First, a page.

There are many uses for wireless connections, far beyond the people using WiFi access in public places. Wireless technology immediately connects everything in the city and makes it possible for everyone to stay safer and be more efficient.


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What is WiFi 6, and How Can It Improve Smart Cities?

The expansion of wireless networks is an ongoing process. It’s recently become obvious that certain areas of the country have poor internet access, and the mission now in progress is to improve connections everywhere, even in more rural areas.

Smart cities can only benefit if more people are connected to the internet, and that’s why WiFi 6 is being deployed. While more traditional methods of WiFi are useful in rural areas, WiFi 6 is best used in urban areas, particularly cities. It’s an urban delight, providing high-speed broadband by offering more range and lower data rates. It easily boosts the internet to 4x the older 4G networks, providing excellent connectivity for all.

How will WiFi 6 improve smart cities? It is designed to provide faster, better connection solutions across public spaces. This makes it much easier for anyone to connect while they are in the city limits. All information can be relayed faster, so sensors can provide the information collected almost instantly. However, there are downsides.

For example, if you switch to WiFi 6, the entire city needs to be updated. Everything from clients and infrastructure to access points will need to be updated and changed out. It’s a major undertaking and something that experts recommend doing gradually instead of jumping headlong into the newest technology.


Differences Between WiFi 5 and 6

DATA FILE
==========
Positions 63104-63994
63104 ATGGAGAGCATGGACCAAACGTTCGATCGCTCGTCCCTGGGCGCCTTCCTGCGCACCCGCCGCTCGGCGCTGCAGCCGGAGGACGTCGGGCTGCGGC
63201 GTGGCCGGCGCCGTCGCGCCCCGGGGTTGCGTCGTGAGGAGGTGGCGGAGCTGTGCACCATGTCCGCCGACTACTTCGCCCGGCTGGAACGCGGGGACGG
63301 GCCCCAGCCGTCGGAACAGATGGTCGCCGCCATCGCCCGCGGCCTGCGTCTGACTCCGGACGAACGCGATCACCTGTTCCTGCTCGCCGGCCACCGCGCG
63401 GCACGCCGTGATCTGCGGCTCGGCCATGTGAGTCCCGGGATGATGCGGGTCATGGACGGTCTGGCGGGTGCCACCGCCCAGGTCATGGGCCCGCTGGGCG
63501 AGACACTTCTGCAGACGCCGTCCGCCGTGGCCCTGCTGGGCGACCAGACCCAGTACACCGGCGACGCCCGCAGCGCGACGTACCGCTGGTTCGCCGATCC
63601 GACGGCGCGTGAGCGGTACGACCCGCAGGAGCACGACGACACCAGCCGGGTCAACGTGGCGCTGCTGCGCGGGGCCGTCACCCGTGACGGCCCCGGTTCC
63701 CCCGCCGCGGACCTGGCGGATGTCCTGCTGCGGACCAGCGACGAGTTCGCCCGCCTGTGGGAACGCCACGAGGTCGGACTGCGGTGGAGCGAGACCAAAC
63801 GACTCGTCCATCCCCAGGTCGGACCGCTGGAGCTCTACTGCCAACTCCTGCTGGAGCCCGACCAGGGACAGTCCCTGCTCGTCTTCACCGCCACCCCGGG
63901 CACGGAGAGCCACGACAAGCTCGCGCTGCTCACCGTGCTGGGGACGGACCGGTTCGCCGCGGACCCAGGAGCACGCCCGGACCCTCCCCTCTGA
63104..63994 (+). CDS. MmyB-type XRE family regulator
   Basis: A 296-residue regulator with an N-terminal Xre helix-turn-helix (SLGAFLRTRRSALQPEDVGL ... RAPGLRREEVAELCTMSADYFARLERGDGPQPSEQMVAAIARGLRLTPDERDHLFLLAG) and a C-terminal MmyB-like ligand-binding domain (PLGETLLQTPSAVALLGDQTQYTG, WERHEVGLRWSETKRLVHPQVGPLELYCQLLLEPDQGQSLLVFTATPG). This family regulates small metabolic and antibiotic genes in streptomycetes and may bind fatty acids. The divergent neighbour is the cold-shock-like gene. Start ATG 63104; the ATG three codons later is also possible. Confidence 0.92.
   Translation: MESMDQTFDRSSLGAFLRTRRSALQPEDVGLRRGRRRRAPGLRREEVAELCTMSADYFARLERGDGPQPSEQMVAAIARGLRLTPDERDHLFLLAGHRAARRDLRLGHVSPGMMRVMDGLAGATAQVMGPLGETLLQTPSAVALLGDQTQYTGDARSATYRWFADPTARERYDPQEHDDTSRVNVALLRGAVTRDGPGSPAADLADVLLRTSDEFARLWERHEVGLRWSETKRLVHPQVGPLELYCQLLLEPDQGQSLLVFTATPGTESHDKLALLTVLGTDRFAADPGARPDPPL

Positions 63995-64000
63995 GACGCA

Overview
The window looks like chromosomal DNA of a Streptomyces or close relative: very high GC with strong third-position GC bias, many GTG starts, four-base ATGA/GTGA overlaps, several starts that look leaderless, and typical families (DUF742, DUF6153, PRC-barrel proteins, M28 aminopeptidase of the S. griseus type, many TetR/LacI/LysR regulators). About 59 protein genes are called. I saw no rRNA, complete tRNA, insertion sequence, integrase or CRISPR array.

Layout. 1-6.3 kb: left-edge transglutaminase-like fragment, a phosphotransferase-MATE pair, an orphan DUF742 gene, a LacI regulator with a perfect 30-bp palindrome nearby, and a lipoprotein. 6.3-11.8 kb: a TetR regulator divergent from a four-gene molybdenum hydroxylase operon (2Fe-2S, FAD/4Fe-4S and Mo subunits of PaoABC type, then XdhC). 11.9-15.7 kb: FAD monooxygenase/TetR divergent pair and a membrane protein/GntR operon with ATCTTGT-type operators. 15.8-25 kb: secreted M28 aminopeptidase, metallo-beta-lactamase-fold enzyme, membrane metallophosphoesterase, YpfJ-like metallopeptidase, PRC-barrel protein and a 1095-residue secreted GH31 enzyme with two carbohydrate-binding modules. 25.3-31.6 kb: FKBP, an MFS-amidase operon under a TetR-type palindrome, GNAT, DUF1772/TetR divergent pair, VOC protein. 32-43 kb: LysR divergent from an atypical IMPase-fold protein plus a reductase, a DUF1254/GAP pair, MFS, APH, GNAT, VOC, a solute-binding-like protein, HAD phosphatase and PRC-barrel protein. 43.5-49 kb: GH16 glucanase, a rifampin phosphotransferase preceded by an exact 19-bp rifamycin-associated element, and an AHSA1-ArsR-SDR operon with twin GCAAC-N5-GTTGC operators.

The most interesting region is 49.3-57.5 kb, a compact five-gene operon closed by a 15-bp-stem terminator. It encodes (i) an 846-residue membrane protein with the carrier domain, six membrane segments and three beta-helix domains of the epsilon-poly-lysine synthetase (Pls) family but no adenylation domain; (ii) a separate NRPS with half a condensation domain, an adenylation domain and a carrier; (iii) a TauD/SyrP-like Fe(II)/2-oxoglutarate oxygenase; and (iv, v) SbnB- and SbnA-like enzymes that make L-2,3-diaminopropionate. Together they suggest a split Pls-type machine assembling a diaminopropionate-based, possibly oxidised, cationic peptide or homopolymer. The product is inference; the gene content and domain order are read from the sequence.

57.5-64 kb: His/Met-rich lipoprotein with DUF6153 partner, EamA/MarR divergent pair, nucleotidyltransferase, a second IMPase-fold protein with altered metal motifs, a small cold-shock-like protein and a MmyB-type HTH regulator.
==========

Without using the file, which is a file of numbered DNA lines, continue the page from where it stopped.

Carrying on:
Many people are confused as to what is new in WiFi 6. It differs from the previous version in a few ways. For example:

WiFi 6 offers Orthogonal Frequency-Division Multiplexing Access. This feature helps the router and devices maximize bandwidth by creating multiple resource units from each channel. This is an essential feature for smart cities because the higher density of devices in a smaller space means bandwidth efficiency is essential.

WiFi 6 provides target wait time, also referred to as TWT. It allows the internet to consume less power by “sleeping” when not in use. Like devices in sleep mode, this reduces the amount of power used overall. It makes devices last longer, as well, which is very useful.

WiFi 6 is faster. One of the biggest benefits is simply that you’ll get more speed from WiFi 6. It allows for larger transmissions, so it boosts speed by up to 20 percent.

WiFi 6 provides a longer range. The more distance the wireless network covers, the easier it is for the smart city to run. The difference is noticeable, and the data output power is quite impressive, as well.

Overall, smart cities stand to benefit in the long term from WiFi 6. However, as it is a completely separate system and bandwidth, it does require some major changes to make it work for the existing smart cities. There is also the fact that some people will protest it. However, when all is said and done, it is definitely a huge leap forward in technology.